Talking Tech Friday – Apollo 11

On July 16, 1969, the Apollo 11 mission blasted off with the intent to land on the moon. And, of course, they succeeded!  This represented, among other things, a pinnacle of technological achievement. Not only did we have the ability to land people on the moon and return them safely, we could also communicate the event in nearly real-time, to people tens of thousands of miles away.

To celebrate the 40th anniversary of these events, I wanted to share a few really cool sites:

We Choose the Moon is a beautifully designed website put together by the John F. Kennedy Presidential Library & Museum which creates a virtual reinactment of the entire mission.  It is using three Twitter feeds to simulate the communications of the Houston Control Center, the Apollo 11 spacecraft, and the Eagle Lunar Module.  They also have a photo and video gallery, and a streaming audio broadcast of recorded transmissions.  It is happening in real-time, so the Apollo 11 is currently just over half-way between the Earth and the Moon.  Once the mission is completed, you’ll be able to recreate the mission at any time at your own pace.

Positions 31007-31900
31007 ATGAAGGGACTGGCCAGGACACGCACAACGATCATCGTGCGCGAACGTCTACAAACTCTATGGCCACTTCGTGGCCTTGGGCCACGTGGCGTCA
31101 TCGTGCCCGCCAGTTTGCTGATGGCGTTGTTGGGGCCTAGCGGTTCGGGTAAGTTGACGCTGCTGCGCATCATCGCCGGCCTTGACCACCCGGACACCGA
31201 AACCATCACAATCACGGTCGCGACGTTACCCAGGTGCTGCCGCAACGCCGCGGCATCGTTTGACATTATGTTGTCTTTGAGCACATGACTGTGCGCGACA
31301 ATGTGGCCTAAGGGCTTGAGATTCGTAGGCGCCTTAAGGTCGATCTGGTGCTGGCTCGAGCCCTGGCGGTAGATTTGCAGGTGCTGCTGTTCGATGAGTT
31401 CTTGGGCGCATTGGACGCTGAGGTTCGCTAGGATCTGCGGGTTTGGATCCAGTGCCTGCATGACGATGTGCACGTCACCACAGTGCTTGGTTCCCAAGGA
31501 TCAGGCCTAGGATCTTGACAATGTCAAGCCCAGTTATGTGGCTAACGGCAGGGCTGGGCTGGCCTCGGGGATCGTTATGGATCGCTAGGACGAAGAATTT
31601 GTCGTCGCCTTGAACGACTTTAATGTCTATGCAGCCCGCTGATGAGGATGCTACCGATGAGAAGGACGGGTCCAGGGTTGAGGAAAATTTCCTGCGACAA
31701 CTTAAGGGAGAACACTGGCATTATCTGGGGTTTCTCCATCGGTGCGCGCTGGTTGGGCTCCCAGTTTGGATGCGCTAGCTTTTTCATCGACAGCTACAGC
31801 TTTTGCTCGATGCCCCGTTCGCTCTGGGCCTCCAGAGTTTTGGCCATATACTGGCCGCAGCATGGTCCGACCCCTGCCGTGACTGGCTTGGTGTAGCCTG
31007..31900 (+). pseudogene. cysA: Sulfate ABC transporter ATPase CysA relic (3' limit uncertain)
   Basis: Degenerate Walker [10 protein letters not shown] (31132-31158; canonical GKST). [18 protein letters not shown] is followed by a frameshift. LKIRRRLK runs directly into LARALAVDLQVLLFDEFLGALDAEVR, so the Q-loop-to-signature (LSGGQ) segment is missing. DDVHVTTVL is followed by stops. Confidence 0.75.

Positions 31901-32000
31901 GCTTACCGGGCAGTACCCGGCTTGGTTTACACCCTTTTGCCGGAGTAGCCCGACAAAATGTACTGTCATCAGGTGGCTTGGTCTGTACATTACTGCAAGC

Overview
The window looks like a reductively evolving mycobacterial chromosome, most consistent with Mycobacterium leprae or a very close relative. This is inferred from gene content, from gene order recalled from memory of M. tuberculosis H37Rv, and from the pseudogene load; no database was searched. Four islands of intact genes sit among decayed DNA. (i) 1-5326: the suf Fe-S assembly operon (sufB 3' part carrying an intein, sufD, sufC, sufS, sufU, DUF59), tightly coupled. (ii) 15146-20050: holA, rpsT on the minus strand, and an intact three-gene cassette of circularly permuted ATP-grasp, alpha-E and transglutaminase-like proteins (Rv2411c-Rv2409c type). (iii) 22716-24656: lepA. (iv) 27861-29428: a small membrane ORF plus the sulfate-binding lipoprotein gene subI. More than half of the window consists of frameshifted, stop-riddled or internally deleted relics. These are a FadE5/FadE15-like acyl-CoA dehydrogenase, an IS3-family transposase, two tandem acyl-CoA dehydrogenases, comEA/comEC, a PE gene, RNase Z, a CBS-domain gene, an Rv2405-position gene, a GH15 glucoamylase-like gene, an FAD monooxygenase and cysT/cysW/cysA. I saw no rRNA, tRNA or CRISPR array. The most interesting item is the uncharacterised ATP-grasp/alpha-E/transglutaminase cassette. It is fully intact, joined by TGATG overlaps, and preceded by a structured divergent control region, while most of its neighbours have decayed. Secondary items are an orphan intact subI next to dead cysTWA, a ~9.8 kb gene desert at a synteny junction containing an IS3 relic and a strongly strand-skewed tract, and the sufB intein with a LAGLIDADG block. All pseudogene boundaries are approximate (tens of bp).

I think this is a fantastic example of using web 2.0 technologies to create a useful, interactive, and incredibly educational resource.  It nearly makes me feel as if I can travel back in time and experience this historic event as it happened.  This really demonstrates the potential for libraries to create innovative web exhibits.

The Big Picture has a fantastic collection of breathtaking photos from the mission that’s definitely worth a view.

And reknowned blogger Jason Kottke has devoted a post to a collection of web resources about the Apollo 11 mission.

Advertisements

~ by Anali on July 17, 2009.